Shabbat Ha-Chodesh 5779 – Rabbi Howard Cooper

Sermon FRS April 6th 2019

‘Freedom from slavery’ is a phrase that rolls off the tongue at Pesach time. It’s central to the foundational myth of Jewish life. As the Haggadah puts it : Avadim Hayinu… “we were slaves in Egypt and the Eternal, our God, delivered us from there…”. We tell it again and again. We celebrate it over and over, not only at Pesach but in our daily and Shabbat liturgy: Mi’mitzrayim ga’altanu, Adonai Elohaynu, u’mi’bayt avadim p’ditanu  “From Egypt You delivered us, Eternal God, and redeemed us from the camp of slavery” (p.218). It opens the Ten Commandments: “I am the Eternal Your God Who Brought You out of the land of Egypt, out of the camp of slavery” (Exodus 20:1).

The reminder is insistent, relentless: ‘be thankful you are no longer slaves…’

But why this repetition? Why is it so relentless? is this repetition only about collective memory, to keep alive our story,  our cultural heritage?  And to keep us grateful for the freedoms we have? I don’t think so. I think the urgency of the repetition has another, more hidden, aim: it is not only to remind us to be grateful, but to sensitise us as a people to a moral responsibility. And what is that moral/ethical responsibility? It must be to remind us to be as dedicated to the liberation of those who are slaves today as we are dedicated to remembering our own origins as slaves.

For slavery still exists. Not the slavery of shackles and transatlantic ships, but the modern slavery of 40.3 million victims of forced labour, forced marriages, sex exploitation and human trafficking (figures from UN’s International Labour Organization). Vulnerable, exploitable, exploited people – 71% are women and girls; 25% are children – form a global supply chain in the agriculture, construction, fashion, beauty and sex industries. Slavery is big business. Pharaohs large and small are raking in profits of around 150 billion dollars a year.

You might wonder what we, as Jews aware of the unethical dimensions of these practices, actually do? What does our historical memory commit us to do, today? As well as supporting campaign groups like Anti-Slavery International (https://www.antislavery.org/), you could be alert to where such practices might be happening a heartbeat away from ourselves – there are an estimated 13,000 people enslaved in the UK today. The Modern Slavery Helpline can be contacted on 0800 0121 700. We should never forget that one of the purposes of our Pesach celebrations is to keep us alert to the reality that slavery is not only a historic crime from the past. It is an ongoing experience – but with no intervention from a liberating God. If God is to work in the world today God has to work though us. The task of freeing others from slavery is in our own divine hands.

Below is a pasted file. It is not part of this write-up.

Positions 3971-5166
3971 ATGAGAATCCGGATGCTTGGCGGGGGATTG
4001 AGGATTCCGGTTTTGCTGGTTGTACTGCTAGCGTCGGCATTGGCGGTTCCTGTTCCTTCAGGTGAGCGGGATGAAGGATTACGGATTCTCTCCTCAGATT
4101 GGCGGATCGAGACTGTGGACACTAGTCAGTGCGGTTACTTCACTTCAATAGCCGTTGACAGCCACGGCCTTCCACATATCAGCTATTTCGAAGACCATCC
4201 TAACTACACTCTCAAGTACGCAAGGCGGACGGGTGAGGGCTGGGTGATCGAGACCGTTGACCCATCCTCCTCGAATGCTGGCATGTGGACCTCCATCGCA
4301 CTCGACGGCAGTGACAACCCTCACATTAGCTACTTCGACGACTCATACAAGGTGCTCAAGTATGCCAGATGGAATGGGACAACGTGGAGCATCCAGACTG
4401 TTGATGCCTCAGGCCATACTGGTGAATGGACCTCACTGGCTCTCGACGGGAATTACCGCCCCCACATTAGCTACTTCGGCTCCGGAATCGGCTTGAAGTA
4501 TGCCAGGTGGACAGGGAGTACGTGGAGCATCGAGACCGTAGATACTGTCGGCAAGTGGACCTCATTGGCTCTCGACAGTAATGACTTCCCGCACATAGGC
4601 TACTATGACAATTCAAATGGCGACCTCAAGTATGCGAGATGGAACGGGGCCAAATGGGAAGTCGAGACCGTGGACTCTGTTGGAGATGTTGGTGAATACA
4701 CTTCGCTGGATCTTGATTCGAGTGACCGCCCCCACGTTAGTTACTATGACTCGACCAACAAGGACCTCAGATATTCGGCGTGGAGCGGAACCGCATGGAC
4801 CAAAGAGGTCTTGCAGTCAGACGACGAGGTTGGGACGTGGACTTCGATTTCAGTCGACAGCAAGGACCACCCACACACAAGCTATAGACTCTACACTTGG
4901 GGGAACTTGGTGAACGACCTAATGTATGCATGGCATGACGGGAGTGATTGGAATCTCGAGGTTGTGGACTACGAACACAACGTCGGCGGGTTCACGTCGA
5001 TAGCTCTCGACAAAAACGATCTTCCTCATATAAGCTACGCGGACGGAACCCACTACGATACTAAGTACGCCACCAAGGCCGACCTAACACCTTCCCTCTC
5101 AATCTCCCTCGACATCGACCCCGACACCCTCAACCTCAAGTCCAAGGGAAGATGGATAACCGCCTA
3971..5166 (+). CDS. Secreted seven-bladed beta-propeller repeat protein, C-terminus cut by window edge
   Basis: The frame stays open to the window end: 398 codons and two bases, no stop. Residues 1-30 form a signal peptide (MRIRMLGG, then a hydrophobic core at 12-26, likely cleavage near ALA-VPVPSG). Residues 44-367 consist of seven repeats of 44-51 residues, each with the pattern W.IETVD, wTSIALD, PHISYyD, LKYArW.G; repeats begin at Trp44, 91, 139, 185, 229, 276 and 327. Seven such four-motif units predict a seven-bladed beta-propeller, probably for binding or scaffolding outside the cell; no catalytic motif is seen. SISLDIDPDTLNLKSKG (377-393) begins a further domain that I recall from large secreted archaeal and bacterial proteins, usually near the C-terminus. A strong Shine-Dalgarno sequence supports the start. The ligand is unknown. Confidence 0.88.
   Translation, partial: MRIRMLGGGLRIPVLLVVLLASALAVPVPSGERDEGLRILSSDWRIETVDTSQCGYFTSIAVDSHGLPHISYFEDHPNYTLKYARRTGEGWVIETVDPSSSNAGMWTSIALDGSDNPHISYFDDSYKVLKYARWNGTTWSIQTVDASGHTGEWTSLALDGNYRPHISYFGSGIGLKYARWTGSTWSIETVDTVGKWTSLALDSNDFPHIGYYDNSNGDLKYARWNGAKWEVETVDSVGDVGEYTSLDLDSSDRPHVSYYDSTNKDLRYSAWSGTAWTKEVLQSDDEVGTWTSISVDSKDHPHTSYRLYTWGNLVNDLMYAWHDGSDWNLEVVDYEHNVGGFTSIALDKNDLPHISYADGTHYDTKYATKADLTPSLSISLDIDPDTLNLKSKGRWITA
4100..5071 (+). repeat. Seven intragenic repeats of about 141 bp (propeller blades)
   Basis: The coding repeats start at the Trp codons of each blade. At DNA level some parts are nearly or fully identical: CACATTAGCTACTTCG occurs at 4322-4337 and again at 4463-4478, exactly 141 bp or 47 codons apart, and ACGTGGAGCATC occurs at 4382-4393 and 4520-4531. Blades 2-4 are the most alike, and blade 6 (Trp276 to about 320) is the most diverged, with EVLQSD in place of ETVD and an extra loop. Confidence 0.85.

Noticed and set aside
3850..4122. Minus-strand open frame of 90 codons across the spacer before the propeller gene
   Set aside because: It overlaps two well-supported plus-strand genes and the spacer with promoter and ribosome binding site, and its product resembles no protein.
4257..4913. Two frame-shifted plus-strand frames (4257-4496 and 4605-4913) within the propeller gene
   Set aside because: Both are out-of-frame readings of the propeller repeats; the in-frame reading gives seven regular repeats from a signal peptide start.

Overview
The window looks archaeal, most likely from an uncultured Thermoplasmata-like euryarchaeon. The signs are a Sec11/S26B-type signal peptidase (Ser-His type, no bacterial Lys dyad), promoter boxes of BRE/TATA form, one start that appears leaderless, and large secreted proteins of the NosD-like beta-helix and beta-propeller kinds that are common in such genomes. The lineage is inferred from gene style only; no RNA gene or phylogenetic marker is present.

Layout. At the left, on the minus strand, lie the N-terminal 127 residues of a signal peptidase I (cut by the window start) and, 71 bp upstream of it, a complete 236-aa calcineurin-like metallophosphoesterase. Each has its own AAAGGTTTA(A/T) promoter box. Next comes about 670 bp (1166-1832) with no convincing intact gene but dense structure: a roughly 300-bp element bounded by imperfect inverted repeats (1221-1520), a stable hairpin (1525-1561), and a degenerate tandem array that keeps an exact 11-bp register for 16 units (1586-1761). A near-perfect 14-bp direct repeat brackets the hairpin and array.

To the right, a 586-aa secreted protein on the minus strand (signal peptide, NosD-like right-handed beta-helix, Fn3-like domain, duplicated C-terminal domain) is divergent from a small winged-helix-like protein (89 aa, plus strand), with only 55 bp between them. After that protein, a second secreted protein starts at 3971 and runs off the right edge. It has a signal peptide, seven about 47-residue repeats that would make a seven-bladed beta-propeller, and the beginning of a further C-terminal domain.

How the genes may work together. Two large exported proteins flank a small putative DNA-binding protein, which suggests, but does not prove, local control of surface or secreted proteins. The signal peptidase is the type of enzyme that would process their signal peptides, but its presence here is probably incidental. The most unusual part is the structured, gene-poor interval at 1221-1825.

In the past I often used to speak the heart of Pesach as being about inner liberation: freeing ourselves from our own ‘narrowness’ – that’s what the word Mitzrayim means – narrowness of thinking and feeling, narrowness of beliefs and opinions. It was important, I thought, to find ways of using the themes of the festival to look inwards – as the Hasidim of old did. The Hasidic movement were always seeking to make the rituals and liturgy and texts of Judaism personal and existential – about our own life as a human being. This approach – and I borrowed freely from it, built upon it, developing a neo-Hasidic ethos and theology – this whole approach stresses the psychological and the spiritual dimensions of a festival like Pesach, the opportunities for personal change and development.

I still think it’s important to be reminded of this stance, this approach, to our Jewishness – the personal, psychological, the spiritual work that is integral to being a Jew – but I also think, more and more, that in a darkening world being Jewish is also a political act: we need to keep alive the vision – in cynical and daunting times –  of a certain moral and ethical vision of collective life: how we live together in communities, in societies, in nations, on the planet. So of course we can ask – what are we enslaved to in our lives? I would never deny the centrality of this kind of question, it’s vital. But just as vital, if we are going to have a space in the future, in the generations to come, to ask this kind of personal question – just as vital is the external question (what I am calling the political question): how do we act in the world to reduce the real slavery that still exists?

It isn’t straightforward for us, sitting here in leafy bourgeois Finchley to know how to address the reality of this. It might be easier to think of freedom from slavery as inner work. But it isn’t enough. I don’t have answers to this question about how to act in the world in relation to these crimes – but I do know that I want to talk about these matters, and encourage you to talk about them, to think about them, to help move mountains about them: move mountains of disinterest and mountains of inertia, and mountains of disdain.

The Jewish people is a visionary people or it is nothing. It has no purpose if it doesn’t stay focused on its vision that societies can be transformed and that the balance of creativity and destructiveness in the world, of love and hate,  can be shifted in favour of life, fuller life, liberated life, and away from narrowness and death. Abandon this vision and we might as well all pack up and go home – for without this vision personal Jewish life is just narcissistic self-indulgence, and collective Jewish life, community life, just becomes a feel-good social club, or part of the entertainment industry. And we’ve got Netflix for that.

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